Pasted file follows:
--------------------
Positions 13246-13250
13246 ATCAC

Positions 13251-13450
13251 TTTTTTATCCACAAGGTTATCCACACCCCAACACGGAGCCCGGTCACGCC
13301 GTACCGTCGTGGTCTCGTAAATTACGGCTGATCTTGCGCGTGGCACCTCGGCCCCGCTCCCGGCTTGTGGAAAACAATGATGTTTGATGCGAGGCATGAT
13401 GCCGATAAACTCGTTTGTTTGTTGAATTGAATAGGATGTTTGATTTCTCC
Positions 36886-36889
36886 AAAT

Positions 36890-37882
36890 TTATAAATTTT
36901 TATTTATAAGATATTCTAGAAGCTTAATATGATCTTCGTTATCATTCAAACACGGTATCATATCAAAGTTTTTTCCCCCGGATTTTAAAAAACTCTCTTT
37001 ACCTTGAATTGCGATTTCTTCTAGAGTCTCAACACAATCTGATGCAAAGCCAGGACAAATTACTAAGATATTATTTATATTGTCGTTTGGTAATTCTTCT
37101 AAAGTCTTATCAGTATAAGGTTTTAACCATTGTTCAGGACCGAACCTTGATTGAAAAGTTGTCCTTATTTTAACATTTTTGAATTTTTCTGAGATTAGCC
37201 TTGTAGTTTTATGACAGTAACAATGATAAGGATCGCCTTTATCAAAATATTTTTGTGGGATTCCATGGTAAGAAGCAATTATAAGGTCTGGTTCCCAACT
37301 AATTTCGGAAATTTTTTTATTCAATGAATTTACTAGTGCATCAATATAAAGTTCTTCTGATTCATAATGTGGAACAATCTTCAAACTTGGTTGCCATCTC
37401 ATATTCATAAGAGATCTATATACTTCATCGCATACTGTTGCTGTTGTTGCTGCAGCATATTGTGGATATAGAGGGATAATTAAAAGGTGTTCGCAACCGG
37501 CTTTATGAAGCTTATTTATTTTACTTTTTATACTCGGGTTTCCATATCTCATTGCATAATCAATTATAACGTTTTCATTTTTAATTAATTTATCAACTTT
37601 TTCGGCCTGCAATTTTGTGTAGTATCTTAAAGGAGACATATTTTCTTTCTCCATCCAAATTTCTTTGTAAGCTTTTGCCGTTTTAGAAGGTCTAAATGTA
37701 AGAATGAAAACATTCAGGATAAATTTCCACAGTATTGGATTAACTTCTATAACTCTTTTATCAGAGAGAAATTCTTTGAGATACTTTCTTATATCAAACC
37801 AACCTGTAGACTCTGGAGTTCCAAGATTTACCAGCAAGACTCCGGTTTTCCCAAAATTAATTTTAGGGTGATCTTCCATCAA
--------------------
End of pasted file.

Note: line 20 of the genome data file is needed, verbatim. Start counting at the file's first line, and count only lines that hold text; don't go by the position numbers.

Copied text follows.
37801 AACCTGTAGACTCTGGAGTTCCAAGATTTACCAGCAAGACTCCGGTTTTCCCAAAATTAATTTTAGGGTGATCTTCCATCAA